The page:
The U.S. Department of Energy said Monday it intends to spend $50 million to speed the development of offshore wind farms, with a goal of issuing leases off four Atlantic Coast states by the end of the year.
The Interior Department said sites along the coasts of Virginia, Maryland, Delaware and New Jersey have been identified for potential wind farms in an effort to help meet President Barack Obama's goal of generating 80 percent of the nation's electricity from clean energy sources by 2035.
Those states will receive expedited environmental reviews to help fast-track the projects.
In November, Interior Secretary Ken Salazar vowed to spur offshore wind projects in the Atlantic Ocean by expediting permits and identifying promising areas for wind power to avoid potential conflicts.
Calls to streamline the process came after an eight-year review process that finally resulted in a lease for the nation's first wind farm, off the coast of Massachusetts, was signed in October.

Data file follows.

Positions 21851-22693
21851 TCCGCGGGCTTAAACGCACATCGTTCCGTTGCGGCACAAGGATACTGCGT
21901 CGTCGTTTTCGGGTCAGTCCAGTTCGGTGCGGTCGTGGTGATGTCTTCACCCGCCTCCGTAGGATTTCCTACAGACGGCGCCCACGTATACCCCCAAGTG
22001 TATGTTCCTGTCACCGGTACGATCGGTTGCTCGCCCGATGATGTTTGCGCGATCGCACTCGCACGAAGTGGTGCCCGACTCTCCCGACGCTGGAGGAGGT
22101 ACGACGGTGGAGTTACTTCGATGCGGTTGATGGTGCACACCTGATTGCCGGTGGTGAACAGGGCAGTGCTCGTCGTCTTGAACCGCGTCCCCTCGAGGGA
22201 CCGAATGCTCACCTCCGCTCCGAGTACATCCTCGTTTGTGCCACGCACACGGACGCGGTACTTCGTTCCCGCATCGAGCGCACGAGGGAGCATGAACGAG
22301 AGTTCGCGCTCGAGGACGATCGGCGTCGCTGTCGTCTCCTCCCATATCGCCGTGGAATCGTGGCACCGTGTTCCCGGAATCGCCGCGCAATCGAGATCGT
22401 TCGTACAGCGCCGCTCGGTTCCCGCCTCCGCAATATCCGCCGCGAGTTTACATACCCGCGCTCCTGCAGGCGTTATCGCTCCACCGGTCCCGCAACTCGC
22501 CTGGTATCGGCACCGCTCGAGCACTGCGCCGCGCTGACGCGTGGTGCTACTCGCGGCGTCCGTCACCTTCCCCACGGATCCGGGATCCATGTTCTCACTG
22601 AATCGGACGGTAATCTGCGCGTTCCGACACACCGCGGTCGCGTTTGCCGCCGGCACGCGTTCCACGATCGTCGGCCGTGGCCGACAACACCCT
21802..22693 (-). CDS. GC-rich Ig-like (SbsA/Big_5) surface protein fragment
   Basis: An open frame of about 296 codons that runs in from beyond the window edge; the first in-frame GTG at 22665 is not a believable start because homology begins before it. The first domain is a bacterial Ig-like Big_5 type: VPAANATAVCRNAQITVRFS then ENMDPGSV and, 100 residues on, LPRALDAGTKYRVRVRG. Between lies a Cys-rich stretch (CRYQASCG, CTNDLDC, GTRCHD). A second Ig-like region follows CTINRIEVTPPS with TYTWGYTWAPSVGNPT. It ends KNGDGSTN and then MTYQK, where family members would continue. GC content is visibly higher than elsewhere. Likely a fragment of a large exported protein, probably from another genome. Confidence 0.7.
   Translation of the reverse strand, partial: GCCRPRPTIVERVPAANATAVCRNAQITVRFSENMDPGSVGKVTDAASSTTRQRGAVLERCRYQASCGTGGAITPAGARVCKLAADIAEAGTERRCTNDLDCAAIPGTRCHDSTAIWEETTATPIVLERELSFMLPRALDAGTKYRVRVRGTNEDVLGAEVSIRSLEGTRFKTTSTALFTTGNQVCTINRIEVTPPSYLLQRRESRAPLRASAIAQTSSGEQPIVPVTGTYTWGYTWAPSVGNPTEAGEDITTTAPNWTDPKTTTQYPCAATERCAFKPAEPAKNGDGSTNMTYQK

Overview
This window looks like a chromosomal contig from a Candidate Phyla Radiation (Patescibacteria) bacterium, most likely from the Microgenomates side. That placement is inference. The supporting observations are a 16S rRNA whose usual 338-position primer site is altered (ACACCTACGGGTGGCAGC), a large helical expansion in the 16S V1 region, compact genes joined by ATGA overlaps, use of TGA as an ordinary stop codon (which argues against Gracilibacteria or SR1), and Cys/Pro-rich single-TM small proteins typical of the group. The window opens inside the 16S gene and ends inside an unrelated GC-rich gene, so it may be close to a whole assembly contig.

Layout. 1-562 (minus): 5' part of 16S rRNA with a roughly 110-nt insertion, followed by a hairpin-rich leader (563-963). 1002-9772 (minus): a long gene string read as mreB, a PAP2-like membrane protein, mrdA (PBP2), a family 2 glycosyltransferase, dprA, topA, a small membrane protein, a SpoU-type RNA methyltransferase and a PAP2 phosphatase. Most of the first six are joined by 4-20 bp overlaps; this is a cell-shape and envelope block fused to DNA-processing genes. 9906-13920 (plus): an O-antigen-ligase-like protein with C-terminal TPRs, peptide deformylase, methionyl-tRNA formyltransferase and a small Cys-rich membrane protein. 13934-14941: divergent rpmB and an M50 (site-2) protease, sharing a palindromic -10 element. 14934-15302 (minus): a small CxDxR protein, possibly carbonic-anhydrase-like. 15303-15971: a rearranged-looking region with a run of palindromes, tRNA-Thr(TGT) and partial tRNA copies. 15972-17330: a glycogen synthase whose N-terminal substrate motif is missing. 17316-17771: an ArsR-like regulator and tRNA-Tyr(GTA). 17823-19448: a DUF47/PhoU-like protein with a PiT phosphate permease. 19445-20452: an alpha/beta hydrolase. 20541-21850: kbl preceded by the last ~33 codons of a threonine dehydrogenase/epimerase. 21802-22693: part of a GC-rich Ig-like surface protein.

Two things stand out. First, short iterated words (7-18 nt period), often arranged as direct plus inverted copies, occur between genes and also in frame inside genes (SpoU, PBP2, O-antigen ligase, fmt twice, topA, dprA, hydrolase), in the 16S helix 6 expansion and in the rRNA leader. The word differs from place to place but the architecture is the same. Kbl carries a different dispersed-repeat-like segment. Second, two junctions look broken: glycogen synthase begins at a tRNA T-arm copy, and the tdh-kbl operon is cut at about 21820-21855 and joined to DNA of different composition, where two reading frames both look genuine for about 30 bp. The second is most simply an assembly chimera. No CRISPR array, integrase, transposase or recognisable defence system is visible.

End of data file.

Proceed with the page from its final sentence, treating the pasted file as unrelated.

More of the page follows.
The Cape Wind project there faced opposition from two Indian tribes, some environmentalists and residents, who argued it threatened marine life as well as maritime traffic and industry. They also said the windmills could mar the ocean view.
Each of the four sites identified Monday are off major tourist destinations, including Atlantic City, N.J., Ocean City, Md., and Virginia Beach, Va.
However, Salazar said the wind farms would be between 10 to 20 miles offshore -- far enough that beach-going vacationers wouldn't have their views ruined.
Potential wind project sites in the north Atlantic will be identified in March. Sites in the south Atlantic states will be identified this spring.
States would receive 27 percent of total revenues collected by the federal government for projects in federal waters, at least 3 miles offshore.